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'Rare to Cancel a Baptism'


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Last Saturday our ward baptized a family , and as you can imagine it was by invitation only so hardly anyone came for obvious reasons. It was moved from I can't recall when to saturday. I emailed everyone on our EQ email list saying it's been moved and happening but don't come. I got this email from this former Mission President in our ward, he told me that it's rare to moved a live ordinance or even cancel one. He wanted me to  I didn't respond but I was thinking what planet in this guy living on ordinances get cancelled, moved, all the time!!!! It's nice when you get advanced warning. Where would someone get the idea that live ordinances rarely get moved, cancelled etc.? For the record, I did none of the below and his first language isn't English

This is what he said, 

"The Stake President may in turn speak to Mission President, who I think will have up to date advisory on this matter from the Missionary Department, SLC.
As an important Ordinance, it’s rare for Baptism to be cancelled. Yet, these are unusual times."
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So he is thinking it will have to go all the way to Salt Lake because it was postponed?

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1 minute ago, Rain said:

So he is thinking it will have to go all the way to Salt Lake because it was postponed?

yuuuuup! crazy! 

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On 3/24/2020 at 12:31 AM, Duncan said:
"The Stake President may in turn speak to Mission President, who I think will have up to date advisory on this matter from the Missionary Department, SLC.
As an important Ordinance, it’s rare for Baptism to be cancelled. Yet, these are unusual times."

If you cancel a baptism, will you also cancel caring for those in need?

https://history.churchofjesuschrist.org/blog/sacrament-cup-influenza-epidemic-1918?lang=eng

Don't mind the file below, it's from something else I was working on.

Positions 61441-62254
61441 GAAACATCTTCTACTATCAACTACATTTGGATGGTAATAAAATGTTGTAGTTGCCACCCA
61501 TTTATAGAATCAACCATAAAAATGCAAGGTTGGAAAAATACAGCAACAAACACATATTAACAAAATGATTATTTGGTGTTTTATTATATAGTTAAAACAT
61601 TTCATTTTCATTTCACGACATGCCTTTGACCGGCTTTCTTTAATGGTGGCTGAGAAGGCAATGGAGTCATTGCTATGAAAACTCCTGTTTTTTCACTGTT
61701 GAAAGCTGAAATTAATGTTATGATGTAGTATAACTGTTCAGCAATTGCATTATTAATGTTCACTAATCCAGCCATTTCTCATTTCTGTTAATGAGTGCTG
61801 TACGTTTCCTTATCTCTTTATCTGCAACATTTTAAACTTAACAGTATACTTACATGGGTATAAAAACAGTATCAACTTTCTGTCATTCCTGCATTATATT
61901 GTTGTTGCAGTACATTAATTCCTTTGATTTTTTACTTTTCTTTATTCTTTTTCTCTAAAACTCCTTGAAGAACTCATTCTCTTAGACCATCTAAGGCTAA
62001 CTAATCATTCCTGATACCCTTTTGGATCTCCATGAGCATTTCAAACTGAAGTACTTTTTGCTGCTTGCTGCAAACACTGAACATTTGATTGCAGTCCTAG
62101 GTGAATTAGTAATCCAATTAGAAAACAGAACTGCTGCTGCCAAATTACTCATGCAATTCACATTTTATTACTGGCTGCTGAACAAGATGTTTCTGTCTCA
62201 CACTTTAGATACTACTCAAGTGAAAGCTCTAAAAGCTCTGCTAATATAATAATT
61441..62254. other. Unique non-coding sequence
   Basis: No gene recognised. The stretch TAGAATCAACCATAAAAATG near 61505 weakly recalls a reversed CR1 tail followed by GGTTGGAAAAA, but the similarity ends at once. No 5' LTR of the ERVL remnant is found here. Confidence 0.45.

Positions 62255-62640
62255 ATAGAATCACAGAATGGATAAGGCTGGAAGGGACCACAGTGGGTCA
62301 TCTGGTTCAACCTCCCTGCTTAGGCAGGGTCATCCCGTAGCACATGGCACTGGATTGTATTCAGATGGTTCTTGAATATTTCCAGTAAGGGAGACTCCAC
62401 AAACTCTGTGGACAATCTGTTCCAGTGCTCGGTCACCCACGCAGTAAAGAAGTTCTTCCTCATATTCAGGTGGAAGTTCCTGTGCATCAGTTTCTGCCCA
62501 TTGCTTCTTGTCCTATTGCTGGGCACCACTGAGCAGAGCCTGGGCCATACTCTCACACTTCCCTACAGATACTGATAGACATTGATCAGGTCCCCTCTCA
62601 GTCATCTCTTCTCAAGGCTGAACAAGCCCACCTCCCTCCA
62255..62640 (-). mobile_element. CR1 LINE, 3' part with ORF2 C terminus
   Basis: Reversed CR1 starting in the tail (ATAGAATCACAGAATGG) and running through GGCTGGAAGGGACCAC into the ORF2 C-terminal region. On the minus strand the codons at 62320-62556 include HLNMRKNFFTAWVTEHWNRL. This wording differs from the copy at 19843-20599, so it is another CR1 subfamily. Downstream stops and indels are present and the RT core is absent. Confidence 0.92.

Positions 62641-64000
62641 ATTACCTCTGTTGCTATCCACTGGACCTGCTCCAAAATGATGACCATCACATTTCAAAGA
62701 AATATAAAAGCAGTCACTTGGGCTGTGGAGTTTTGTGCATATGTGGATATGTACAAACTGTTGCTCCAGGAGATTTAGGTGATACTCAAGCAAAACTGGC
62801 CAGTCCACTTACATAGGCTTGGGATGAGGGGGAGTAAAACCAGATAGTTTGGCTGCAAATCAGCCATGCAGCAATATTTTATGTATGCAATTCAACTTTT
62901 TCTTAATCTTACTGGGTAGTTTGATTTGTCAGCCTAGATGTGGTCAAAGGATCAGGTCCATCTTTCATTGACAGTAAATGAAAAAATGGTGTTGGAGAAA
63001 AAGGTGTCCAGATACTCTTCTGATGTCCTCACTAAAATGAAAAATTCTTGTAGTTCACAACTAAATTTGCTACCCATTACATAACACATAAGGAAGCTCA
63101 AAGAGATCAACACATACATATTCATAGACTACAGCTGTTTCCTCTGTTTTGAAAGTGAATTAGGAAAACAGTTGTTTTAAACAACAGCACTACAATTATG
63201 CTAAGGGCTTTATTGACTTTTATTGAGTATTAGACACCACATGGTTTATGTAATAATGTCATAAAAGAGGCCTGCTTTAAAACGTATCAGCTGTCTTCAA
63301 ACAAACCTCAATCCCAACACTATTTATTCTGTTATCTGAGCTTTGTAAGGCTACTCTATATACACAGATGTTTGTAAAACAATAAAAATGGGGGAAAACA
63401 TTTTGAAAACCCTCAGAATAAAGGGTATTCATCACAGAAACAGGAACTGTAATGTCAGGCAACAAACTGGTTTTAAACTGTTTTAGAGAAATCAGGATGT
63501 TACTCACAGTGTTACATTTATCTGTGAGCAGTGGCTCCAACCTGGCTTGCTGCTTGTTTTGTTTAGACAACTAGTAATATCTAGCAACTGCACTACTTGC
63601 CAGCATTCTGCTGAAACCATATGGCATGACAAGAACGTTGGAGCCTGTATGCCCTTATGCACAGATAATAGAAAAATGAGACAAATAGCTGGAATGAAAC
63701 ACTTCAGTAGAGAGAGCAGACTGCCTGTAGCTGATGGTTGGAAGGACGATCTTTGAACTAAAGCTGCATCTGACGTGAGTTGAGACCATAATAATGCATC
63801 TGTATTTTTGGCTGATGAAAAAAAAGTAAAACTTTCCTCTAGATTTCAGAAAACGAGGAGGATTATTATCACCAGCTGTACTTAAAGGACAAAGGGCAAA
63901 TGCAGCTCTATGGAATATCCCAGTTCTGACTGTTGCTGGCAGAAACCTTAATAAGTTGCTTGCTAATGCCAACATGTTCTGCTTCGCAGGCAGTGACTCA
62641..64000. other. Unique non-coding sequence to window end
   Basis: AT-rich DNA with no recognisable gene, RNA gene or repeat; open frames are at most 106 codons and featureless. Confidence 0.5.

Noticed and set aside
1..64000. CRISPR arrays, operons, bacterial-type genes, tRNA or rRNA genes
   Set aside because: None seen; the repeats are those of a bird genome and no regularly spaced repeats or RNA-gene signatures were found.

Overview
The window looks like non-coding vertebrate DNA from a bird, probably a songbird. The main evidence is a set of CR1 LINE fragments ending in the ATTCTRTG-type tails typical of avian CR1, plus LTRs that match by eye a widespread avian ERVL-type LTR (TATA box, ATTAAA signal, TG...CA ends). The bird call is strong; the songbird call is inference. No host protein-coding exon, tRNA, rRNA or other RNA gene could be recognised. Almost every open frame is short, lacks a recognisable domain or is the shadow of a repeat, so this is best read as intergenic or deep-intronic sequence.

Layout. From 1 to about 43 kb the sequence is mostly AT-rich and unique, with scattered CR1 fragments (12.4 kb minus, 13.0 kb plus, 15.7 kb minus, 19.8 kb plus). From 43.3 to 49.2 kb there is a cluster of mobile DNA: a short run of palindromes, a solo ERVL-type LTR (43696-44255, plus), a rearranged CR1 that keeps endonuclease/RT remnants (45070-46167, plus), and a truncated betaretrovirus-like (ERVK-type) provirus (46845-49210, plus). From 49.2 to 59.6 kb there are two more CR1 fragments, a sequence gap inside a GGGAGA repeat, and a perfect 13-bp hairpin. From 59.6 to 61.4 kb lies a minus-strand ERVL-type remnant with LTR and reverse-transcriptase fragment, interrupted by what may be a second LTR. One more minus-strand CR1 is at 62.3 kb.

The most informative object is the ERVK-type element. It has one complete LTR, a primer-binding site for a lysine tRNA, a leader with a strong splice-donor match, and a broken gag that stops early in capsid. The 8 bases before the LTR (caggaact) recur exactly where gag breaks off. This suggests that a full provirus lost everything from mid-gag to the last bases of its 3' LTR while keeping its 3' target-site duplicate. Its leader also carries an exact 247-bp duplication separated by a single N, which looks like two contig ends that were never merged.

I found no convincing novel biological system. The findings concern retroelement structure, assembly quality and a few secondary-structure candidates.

https://christianchronicle.org/how-churches-of-christ-responded-when-the-1918-spanish-flu-killed-millions/

https://influencemagazine.com/en/Theory/How-Pentecostals-Responded-to-the-1918-Spanish-Influenza-Pandemic

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40 minutes ago, marineland said:

I'm thinking this was not related to covid since the baptism was rescheduled later and happened last Saturday.  "Cancelled" was the word used by the man who Duncan said English wasn't his first language 

And in my experience, baptisms are rescheduled or cancelled far, far more often by the person being taught because they are not ready and that probably goes along more with what Duncan is talking about since he mentions this happens a lot.  

So what was done in the past with Spanish Flu doesn't really relate.

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Quick question. I have been to a number of baptisms of eight year olds. It seems there is a big emphasis on getting them baptized as soon to their eighth birthday as possible, regardless of individual maturity. Are baptisms ever postponed until later if youngsters just aren't "ready?" I can't help but observe, thinking, would I have baptized that child at his or her level of maturity? Of course it doesn't matter at all what I would have done. I know that. There is a wide range of maturity at that age. 

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55 minutes ago, Navidad said:

Quick question. I have been to a number of baptisms of eight year olds. It seems there is a big emphasis on getting them baptized as soon to their eighth birthday as possible, regardless of individual maturity. Are baptisms ever postponed until later if youngsters just aren't "ready?" I can't help but observe, thinking, would I have baptized that child at his or her level of maturity? Of course it doesn't matter at all what I would have done. I know that. There is a wide range of maturity at that age. 

yes, I was born and raised in the Church and I was baptized at age 9, I was a convert baptism

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44 minutes ago, Duncan said:

yes, I was born and raised in the Church and I was baptized at age 9, I was a convert baptism

Thanks, so if a child raised in the church isn't baptized until 9 or 10, they are considered to be converts? That is interesting.